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An Agent of Change

As it begins to move past problems, the Orange County Museum of Art hires a head curator, whose mission is to energize the institution and lead expansion.

February 19, 2001|VIVIAN LETRAN | TIMES STAFF WRITER

The Orange County Museum of Art, formerly the Newport Harbor Art Museum, has weathered three crises: the abandonment of expansion plans due to recession in the early '90s, a controversial merger with the Laguna Art Museum in 1996 and 18 months without a curator since September 1999.

Those challenges have led the institution to refine and redefine itself. Today OCMA has a newly appointed head curator--Elizabeth Neilson Armstrong--and a new development director, along with a retooled mission statement, a bigger budget and plans to grow.

"The museum seems really focused," said Armstrong. Currently senior curator of the Museum of Contemporary Art in La Jolla, she starts her new job at OCMA, as deputy director of art, in April.

"OCMA is at an interesting, transitional time, and they've shown a strong interest in revitalizing their collection and invigorating their programs," she said.

She and two hires announced recently--development director John Crabtree-Ireland and education and public programs associate Jennifer Dework Katz--said they were attracted to the museum's commitment to grow.

"The museum is in an exciting building period and is poised strategically for great growth," Crabtree-Ireland, 30, said. "I'm looking forward to building stronger programs that can reach more people within the county."

The clouds seem to have parted for OCMA, but things weren't always so sunny.

The museum was dealt a heavy blow in 1999 when its chief curator, Bruce Guenther, unexpectedly resigned after eight years. OCMA launched an extensive, national search for a year and a half to replace Guenther, hiring a recruitment firm, advertising in trade magazines and paying travel and other expenses to court a short list of at least five potential candidates.

But while the curator search was on, other top-rank officials left; development director Joan Van Hooten, education director Maxine Gaiber and operations director Brian Gray resigned within six months of each other.

OCMA filled those posts within six months, while redoubling efforts to find a chief curator. It wasn't easy. Museum officials cited a tight, competitive labor market as a reason for the unusually long delay, and they turned inward, reexamining their mission statement.

It was too narrowly focused, explained OCMA director Naomi Vine. To attract the nation's most talented curators, OCMA removed its original emphasis on California art and "the Orange County community" to reflect a newer, broader vision based on "innovation" and "independent thinking."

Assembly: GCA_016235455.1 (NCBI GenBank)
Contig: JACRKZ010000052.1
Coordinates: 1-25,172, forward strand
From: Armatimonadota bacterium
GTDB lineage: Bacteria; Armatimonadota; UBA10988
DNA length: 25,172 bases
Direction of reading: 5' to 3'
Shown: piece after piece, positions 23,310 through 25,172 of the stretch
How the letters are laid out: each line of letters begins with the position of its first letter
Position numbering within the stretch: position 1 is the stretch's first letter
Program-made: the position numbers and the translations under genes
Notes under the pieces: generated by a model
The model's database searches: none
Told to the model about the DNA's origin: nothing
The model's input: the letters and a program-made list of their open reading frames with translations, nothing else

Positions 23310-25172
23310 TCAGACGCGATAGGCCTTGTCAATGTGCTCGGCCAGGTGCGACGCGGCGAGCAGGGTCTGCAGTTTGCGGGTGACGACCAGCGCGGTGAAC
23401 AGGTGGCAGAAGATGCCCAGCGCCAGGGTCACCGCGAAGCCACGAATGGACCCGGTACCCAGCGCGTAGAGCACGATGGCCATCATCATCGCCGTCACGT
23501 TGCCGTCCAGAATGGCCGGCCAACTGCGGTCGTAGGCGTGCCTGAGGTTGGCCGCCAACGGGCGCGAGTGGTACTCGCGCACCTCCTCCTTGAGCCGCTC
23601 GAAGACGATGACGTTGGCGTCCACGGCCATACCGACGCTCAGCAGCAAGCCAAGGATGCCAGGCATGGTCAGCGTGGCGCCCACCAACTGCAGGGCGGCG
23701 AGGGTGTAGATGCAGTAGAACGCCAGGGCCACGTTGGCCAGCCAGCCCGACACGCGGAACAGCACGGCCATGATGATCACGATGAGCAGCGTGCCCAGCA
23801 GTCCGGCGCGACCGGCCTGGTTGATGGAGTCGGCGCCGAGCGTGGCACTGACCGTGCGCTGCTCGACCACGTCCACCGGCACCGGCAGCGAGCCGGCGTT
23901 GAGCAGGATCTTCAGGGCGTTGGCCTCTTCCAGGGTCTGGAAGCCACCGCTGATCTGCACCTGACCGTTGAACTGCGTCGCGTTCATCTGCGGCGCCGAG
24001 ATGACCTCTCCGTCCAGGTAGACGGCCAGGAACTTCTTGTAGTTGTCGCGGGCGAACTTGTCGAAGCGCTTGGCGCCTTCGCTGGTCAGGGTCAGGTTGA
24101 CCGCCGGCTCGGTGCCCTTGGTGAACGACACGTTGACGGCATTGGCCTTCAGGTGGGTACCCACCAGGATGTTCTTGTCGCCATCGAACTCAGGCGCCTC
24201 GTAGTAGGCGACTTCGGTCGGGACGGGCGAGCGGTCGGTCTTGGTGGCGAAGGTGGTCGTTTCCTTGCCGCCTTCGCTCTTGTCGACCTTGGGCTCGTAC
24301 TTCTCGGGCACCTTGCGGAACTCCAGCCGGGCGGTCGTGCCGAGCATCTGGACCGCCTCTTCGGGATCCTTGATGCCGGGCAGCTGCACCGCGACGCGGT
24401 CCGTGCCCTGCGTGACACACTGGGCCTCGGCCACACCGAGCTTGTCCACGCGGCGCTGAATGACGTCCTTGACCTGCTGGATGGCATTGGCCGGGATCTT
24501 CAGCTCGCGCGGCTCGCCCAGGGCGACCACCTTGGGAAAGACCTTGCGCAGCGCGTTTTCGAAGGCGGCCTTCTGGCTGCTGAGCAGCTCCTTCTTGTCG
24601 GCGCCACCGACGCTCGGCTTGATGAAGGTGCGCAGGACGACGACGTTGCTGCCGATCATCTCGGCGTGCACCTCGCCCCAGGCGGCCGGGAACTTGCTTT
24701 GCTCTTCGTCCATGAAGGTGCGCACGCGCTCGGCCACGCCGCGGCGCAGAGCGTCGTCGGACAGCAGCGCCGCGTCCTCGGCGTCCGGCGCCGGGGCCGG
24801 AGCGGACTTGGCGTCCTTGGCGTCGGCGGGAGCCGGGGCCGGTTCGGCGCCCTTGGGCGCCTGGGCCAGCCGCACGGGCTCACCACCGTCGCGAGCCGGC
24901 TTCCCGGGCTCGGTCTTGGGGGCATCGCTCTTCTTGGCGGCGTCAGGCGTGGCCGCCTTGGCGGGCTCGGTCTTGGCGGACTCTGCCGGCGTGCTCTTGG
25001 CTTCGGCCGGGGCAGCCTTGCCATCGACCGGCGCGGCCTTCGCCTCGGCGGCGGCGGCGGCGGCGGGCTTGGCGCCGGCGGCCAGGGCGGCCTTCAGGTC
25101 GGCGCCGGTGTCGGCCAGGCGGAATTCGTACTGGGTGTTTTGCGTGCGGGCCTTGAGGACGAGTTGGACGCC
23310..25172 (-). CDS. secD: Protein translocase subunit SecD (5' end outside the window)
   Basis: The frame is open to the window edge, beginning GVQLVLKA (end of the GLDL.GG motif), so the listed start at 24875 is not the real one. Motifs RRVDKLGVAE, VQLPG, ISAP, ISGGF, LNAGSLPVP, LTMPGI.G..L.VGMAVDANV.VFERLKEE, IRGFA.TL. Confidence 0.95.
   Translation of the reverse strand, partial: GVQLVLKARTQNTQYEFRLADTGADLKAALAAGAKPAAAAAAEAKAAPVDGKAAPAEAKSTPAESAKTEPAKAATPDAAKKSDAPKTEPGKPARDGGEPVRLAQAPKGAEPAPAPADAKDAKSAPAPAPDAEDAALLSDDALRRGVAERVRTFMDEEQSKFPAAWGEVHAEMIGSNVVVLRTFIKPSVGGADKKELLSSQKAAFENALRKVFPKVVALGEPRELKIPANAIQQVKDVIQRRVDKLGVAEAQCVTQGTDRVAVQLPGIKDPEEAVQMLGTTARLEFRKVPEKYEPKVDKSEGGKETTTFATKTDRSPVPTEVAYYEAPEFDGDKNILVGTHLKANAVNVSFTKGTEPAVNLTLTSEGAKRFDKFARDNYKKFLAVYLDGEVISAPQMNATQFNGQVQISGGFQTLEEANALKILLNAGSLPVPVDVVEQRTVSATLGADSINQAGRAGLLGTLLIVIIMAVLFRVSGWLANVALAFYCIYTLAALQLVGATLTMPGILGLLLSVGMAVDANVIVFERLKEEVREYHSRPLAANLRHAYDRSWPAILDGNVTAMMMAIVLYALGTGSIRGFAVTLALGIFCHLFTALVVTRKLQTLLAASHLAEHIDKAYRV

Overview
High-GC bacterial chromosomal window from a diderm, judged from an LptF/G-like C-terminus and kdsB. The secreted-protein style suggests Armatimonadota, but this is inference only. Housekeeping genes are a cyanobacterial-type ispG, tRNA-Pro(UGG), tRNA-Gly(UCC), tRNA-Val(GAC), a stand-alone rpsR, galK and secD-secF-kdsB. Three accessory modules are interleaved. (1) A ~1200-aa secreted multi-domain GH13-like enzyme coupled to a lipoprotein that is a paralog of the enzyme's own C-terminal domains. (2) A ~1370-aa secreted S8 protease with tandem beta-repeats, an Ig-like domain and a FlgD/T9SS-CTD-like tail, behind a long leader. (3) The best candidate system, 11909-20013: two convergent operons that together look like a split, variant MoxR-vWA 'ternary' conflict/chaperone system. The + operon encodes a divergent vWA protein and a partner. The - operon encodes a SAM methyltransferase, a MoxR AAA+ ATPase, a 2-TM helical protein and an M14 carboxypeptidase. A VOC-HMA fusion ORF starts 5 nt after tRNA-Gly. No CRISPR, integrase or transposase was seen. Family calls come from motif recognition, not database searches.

"Although our mission was never intended to require an exclusive focus on California art, it typically has been interpreted that way," Vine said.

In its earlier incarnation, the museum in the '80s had earned national acclaim for its edgy, contemporary exhibitions organized by then-curator Paul Schimmel, who is now chief curator at MOCA. While the museum neither wants to abandon cutting-edge shows nor California art, Vine said, its scope should extend to works from around the world.

Armstrong has just the reputation.

"[She] has had a track record of bringing in important exhibitions, and her work attracts broad audiences," Vine said. Among Armstrong's well-regarded exhibitions are "Ultrabaroque: Aspects of Post-Latin American Art," which focused on recent work by 16 Latin American artists and is now touring nationally; and "In the Spirit of Fluxus," a survey of the 1960s art movement, which won the International Assn. of Art Critics Award in 1995.

The museum is open year-round and offers temporary and touring exhibitions at its 15,800-square-foot gallery space. Unique to Orange County, the museum keeps a continuous display of works from its 6,000-piece permanent collection--partially shared through a collections trust with the Laguna Art Museum--of California art from the late 19th century to the present.

But building that collection, the exhibition space and its special programs was at times a trial by fire.

In 1996, the Newport Harbor Art Museum merged with the nearby Laguna Art Museum in an attempt to save both venues from what they saw as impending insolvency. But very quickly the merger was met with lawsuits, acrimony and political maneuvering. The Laguna Art Museum broke off to operate independently. Still, merger-related disputes linger, particularly over $2 million in endowment funds.

But as the dust settled, OCMA emerged in good financial shape. Aggressive fund-raising brought its annual budget from $2.7 million in 1998 to $3.3 million in 2000. Its endowment, practically nonexistent at the time of the merger, has soared to $7 million.

OCMA began to flex its financial muscle. Its space on San Clemente Drive was small, but it acquired an adjacent, vacated library and in 1997 nearly doubled its size with a $1.8-million renovation.

The Museum Education Center, which occupies the library space, houses two art studios, a classroom, a 108-seat auditorium, storage and offices.

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